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Disclaimer: Django is a general-purpose web framework, while Kubernetes is, well, a container orchestrator, if you will. Obviously, so different projects shouldn't be compared at all. However, in this series, I try to demystify Kubernetes and show that its API is a pretty much normal HTTP API and that it can be extended in rather familiar ways. Hence, the title. And no, below you won't find a true comparison of Kubernetes and Django, sorry :)

There are many ways to extend Kubernetes with custom functionality, starting from writing kubectl plugins and ending with implementing scheduler extensions. The exhaustive list of extension points can be found in the official docs, but if there were a ranking based on the hype around the approach, I bet developing custom controllers or operators, if you will, would win.

The idea behind Kubernetes controllers is simple yet powerful - you describe the desired state of the system, persist it to Kubernetes, and then wait until controllers do their job and bring the actual state of the cluster close enough to the desired one (or report a failure).

However, while controllers get a lot of the press attention, in my opinion, writing custom controllers most of the time should be seen as just one (potentially optional) part of the broader task of extending the Kubernetes API. But to notice that, a decent familiarity with a typical workflow is required.

Custom Controllers

While the Kubernetes community offers a broader and more generic definition of a controller, after more than a year of dealing with Kubernetes controllers in the wild, I've come up with the following explanation that covers the majority of the custom controllers I've seen so far:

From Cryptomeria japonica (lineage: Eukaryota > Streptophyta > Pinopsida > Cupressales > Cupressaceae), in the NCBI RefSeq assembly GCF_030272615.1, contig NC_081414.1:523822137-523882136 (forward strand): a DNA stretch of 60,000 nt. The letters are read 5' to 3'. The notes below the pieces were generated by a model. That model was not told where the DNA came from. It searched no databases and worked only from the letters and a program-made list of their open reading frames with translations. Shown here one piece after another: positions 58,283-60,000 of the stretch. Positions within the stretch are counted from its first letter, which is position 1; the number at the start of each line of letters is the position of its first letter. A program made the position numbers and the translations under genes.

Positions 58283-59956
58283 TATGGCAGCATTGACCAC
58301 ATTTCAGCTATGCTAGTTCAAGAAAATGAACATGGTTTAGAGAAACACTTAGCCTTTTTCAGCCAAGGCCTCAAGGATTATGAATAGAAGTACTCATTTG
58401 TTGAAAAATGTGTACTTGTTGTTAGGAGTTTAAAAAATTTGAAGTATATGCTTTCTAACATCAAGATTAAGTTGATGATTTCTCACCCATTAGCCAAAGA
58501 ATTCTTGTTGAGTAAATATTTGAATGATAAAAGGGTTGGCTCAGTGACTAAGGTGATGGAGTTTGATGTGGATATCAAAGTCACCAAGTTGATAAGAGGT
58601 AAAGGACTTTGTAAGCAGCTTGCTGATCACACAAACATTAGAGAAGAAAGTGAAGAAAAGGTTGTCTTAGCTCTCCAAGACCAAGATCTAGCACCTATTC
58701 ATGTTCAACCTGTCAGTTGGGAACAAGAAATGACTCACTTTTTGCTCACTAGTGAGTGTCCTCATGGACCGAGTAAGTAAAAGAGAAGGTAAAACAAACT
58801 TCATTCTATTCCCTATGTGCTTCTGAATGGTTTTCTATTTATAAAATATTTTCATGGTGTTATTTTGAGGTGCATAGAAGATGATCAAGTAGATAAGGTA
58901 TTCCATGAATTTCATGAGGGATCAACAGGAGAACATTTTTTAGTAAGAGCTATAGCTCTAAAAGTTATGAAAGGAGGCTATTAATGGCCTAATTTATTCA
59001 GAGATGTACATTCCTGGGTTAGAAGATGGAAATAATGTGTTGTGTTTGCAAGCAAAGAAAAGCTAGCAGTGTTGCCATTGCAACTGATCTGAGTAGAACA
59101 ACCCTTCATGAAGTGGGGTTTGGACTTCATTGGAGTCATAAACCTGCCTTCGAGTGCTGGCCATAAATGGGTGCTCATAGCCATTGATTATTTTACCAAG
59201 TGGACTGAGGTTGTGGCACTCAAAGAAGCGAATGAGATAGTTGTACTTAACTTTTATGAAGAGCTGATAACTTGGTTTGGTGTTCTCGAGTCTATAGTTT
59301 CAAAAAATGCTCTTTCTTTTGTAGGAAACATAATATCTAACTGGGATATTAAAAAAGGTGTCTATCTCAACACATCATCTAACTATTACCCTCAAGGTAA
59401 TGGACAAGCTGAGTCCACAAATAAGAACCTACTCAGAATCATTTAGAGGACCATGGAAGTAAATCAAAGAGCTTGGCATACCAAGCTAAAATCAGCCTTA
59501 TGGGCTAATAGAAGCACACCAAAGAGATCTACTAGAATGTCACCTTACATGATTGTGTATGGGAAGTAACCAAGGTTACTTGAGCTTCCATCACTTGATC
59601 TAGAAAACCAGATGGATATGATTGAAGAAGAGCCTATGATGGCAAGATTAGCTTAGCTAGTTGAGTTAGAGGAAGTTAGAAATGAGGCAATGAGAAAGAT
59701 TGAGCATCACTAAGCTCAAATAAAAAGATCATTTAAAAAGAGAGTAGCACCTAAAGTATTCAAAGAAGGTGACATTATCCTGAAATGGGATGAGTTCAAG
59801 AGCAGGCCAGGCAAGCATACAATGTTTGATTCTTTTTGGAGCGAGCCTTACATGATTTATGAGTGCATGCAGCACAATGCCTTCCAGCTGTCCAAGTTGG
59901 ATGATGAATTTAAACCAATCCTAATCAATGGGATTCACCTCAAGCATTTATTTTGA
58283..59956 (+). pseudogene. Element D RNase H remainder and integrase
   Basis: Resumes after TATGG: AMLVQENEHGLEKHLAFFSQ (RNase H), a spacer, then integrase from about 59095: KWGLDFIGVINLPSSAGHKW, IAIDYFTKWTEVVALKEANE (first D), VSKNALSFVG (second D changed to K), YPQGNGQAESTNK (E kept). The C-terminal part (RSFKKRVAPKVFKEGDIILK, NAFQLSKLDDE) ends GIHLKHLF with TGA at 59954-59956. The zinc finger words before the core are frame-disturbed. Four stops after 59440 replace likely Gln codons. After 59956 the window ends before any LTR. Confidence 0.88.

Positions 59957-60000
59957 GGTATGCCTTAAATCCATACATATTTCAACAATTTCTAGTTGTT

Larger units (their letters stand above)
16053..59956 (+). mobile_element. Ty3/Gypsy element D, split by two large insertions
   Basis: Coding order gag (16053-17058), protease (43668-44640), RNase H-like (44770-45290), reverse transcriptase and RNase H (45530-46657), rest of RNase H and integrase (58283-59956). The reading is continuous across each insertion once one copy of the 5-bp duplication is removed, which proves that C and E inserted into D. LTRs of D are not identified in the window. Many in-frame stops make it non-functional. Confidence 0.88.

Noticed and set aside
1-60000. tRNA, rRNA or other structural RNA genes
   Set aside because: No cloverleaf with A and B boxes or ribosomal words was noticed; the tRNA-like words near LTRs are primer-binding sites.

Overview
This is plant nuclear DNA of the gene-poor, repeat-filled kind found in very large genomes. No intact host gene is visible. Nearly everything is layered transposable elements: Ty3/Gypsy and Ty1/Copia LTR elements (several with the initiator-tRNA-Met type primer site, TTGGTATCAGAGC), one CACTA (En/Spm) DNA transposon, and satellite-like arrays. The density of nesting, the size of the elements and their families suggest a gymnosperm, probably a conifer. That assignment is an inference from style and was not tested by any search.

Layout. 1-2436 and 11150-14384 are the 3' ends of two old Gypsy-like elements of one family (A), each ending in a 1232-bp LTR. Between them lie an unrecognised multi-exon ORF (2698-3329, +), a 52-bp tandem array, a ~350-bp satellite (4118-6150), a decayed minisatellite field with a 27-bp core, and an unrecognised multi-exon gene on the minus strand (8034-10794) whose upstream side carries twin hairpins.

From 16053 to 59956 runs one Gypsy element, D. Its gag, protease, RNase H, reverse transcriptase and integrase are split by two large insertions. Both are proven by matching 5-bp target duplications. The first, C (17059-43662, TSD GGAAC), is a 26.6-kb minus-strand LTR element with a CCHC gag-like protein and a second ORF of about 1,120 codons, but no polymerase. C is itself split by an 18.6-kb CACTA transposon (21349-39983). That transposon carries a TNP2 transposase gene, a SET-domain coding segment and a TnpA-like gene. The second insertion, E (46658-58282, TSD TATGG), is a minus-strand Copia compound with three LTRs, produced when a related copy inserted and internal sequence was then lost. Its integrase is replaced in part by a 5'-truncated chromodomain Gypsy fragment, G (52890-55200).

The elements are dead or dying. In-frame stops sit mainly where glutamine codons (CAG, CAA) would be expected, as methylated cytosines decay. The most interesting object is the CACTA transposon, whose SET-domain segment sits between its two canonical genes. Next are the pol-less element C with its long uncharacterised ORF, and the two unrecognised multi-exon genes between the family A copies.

• A controller is indeed an active reconciliation process (read: infinite loop) that reads the desired state and updates the actual state accordingly.
  • However, a controller is typically bound to a single Kubernetes resource type. Let's call it the controller's primary resource.
  • The controller listens to system events: most importantly, creation or modification of primary resource objects, but also changes in other (secondary or owned) resources, timer events, etc.
  • Regardless of the nature of the event, it's always possible to attribute the event to one or more objects of the primary resource type.
  • Upon the event, the controller reads (one by one) the corresponding primary resource objects from the API, examines their spec attributes (i.e., the desired state), tries to apply changes to the system to bring it closer to the desired state, and updates the objects back with the status of the attempt.

💡 A controller can have any resource type as its primary, including built-in resources like pods, jobs, or services. The problem is that most if not all built-in resources already have corresponding built-in controllers. So, often custom controllers are written for custom resources to avoid multiple controllers updating the status of a shared object.